Salvaging wood from Baltimore’s abandoned homes creates jobs and cuts waste

Baltimore, like many post-industrial cities, confronts novel challenges. Once the sixth-largest city in the United States, Baltimore’s population has contracted by more than a third, resulting from a complex suite of factors, including job loss, economic decline, and discriminatory policies or housing and lending practices. It’s estimated that at least 16,000 buildings in Baltimore are boarded up; most are slated for demolition. 

But where others see blight, the Baltimore Wood Project sees opportunity. The Baltimore Office of Sustainability’s Waste to Wealth Initiative worked with partners, including the U.S. Forest Service, to pilot a project designed to salvage wood from both buildings and urban trees. The Baltimore Wood Project aimed to reduce landfill waste, create jobs, refill municipal coffers, and engage the local community while encouraging environmental sustainability and demonstrating the concept’s viability to other cities.

Buildings, such as the vacant rowhouses in Baltimore, can be demolished, but they also can be deconstructed to salvage the materials. The salvaging process requires much more time and labor than demolition. For Baltimore — a city with an unemployment rate of nearly 5 percent, climbing up to 15 percent or more in some neighborhoods and a poverty rate nearly double the national average — this presents an opportunity.

The project partnered with Humanim, a non-profit organization that helps find jobs for residents with barriers to employment, such as former prison inmates. Since 2012, Humanim has employed more than 150 low-income residents and generated more than $4 million in sales from recovered wood. In Baltimore, Humanim demonstrated that this model could work in a way that includes underrepresented groups and creates opportunities for workforce development and leadership.

Although this project’s inclusivity and emphasis on job creation set it apart, Baltimore isn’t alone in re-using urban wood. In Lagos, Nigeria, nearly 300,000 tons of wood waste are generated each year — and to deal with the volume, open burning of waste is common. But more and more, Lagos is using the wood in creative ways: turning it into sawdust as bedding for chickens or using it as fuel for cooking, which can relieve pressure on surrounding forests.

Solution News Source

Salvaging wood from Baltimore’s abandoned homes creates jobs and cuts waste

Baltimore, like many post-industrial cities, confronts novel challenges. Once the sixth-largest city in the United States, Baltimore’s population has contracted by more than a third, resulting from a complex suite of factors, including job loss, economic decline, and discriminatory policies or housing and lending practices. It’s estimated that at least 16,000 buildings in Baltimore are boarded up; most are slated for demolition.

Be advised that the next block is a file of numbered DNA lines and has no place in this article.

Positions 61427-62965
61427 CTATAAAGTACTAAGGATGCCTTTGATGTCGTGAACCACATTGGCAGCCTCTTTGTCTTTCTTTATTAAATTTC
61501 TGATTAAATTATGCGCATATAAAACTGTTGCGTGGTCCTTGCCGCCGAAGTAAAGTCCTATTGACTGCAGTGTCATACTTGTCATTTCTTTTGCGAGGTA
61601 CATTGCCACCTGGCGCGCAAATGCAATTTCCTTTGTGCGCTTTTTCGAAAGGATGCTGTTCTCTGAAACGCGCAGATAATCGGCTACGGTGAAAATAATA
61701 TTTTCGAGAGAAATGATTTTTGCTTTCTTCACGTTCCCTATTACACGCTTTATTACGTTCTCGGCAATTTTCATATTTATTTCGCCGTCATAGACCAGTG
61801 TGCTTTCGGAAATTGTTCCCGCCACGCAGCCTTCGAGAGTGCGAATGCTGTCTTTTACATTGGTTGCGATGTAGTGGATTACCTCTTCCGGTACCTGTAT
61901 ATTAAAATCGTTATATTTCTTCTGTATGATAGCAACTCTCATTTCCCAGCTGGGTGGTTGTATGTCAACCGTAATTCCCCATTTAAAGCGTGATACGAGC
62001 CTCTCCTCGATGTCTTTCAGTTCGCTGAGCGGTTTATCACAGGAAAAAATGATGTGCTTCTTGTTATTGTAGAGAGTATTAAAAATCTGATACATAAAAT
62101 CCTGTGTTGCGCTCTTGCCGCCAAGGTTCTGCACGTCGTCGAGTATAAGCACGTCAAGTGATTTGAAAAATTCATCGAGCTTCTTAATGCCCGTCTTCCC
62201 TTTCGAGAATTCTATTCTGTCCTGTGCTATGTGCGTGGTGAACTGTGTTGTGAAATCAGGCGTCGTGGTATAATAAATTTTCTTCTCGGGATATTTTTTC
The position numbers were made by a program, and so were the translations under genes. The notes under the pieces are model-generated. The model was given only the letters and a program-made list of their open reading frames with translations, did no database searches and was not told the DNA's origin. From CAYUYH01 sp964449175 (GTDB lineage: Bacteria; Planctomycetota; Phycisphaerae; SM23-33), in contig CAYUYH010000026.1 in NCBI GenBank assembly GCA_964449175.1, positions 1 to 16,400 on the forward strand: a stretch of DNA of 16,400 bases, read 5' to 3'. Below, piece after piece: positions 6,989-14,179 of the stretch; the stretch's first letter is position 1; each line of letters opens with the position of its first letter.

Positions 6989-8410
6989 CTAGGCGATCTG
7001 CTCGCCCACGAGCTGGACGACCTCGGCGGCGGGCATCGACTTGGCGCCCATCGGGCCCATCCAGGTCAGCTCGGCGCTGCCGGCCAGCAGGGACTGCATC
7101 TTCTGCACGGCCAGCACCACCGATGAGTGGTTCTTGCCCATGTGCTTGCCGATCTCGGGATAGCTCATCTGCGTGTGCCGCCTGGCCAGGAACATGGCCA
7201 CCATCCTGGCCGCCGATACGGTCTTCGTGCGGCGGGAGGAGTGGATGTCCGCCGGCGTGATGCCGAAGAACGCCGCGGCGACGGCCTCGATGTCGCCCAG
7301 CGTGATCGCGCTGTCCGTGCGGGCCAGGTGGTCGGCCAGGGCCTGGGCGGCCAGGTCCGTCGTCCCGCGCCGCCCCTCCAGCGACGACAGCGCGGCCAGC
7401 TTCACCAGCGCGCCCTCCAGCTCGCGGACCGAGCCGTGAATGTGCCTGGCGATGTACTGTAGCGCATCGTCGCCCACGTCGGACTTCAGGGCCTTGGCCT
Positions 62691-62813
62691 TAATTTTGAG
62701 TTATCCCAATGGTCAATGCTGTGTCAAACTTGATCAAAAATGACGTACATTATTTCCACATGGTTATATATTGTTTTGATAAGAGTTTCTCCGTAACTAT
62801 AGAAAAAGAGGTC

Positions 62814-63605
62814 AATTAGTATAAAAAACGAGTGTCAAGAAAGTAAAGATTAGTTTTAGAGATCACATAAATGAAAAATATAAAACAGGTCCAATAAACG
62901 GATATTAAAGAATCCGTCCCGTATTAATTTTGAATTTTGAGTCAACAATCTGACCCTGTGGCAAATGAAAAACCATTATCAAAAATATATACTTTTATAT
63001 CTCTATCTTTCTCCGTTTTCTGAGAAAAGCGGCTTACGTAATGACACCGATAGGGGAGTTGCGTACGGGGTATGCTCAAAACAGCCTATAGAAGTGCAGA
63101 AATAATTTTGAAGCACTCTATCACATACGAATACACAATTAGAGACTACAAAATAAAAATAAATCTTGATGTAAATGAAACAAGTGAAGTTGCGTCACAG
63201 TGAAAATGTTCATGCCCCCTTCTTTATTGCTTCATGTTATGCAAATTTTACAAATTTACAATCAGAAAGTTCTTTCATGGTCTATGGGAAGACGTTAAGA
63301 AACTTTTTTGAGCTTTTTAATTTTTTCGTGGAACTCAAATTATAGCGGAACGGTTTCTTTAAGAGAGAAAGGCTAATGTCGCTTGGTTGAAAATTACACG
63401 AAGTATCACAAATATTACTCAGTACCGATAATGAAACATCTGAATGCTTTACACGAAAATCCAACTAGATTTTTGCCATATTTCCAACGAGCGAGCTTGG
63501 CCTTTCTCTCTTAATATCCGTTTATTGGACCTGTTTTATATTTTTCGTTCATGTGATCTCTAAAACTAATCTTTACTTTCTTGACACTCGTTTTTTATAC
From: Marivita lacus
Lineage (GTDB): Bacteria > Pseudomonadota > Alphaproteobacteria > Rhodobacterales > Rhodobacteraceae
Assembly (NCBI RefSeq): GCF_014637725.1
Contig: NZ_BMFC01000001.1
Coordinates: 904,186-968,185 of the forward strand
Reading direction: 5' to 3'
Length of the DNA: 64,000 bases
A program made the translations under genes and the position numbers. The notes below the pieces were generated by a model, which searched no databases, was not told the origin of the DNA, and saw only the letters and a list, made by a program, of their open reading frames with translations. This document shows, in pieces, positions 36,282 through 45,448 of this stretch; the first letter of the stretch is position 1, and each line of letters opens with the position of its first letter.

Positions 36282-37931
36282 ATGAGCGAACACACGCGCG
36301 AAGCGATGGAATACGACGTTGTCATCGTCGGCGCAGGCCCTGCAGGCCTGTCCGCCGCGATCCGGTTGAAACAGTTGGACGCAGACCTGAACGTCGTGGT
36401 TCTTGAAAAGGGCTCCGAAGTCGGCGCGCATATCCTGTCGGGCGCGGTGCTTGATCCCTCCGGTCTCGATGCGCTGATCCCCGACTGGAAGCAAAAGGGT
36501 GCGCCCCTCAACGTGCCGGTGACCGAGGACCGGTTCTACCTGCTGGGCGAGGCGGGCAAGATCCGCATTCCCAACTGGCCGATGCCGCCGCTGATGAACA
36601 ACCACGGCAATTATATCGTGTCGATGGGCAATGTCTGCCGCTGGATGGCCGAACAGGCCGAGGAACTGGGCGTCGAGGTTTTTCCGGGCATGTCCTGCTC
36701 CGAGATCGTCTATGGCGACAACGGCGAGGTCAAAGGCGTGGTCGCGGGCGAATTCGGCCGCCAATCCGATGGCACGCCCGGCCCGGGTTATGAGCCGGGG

But where others see blight, the Baltimore Wood Project sees opportunity. The Baltimore Office of Sustainability’s Waste to Wealth Initiative worked with partners, including the U.S. Forest Service, to pilot a project designed to salvage wood from both buildings and urban trees. The Baltimore Wood Project aimed to reduce landfill waste, create jobs, refill municipal coffers, and engage the local community while encouraging environmental sustainability and demonstrating the concept’s viability to other cities.

Buildings, such as the vacant rowhouses in Baltimore, can be demolished, but they also can be deconstructed to salvage the materials. The salvaging process requires much more time and labor than demolition. For Baltimore — a city with an unemployment rate of nearly 5 percent, climbing up to 15 percent or more in some neighborhoods and a poverty rate nearly double the national average — this presents an opportunity.

The project partnered with Humanim, a non-profit organization that helps find jobs for residents with barriers to employment, such as former prison inmates. Since 2012, Humanim has employed more than 150 low-income residents and generated more than $4 million in sales from recovered wood. In Baltimore, Humanim demonstrated that this model could work in a way that includes underrepresented groups and creates opportunities for workforce development and leadership.

Although this project’s inclusivity and emphasis on job creation set it apart, Baltimore isn’t alone in re-using urban wood. In Lagos, Nigeria, nearly 300,000 tons of wood waste are generated each year — and to deal with the volume, open burning of waste is common. But more and more, Lagos is using the wood in creative ways: turning it into sawdust as bedding for chickens or using it as fuel for cooking, which can relieve pressure on surrounding forests.

Solution News Source

SIGN UP

TO GET A Free DAILY DOSE OF OPTIMISM


We respect your privacy and take protecting it seriously. Privacy Policy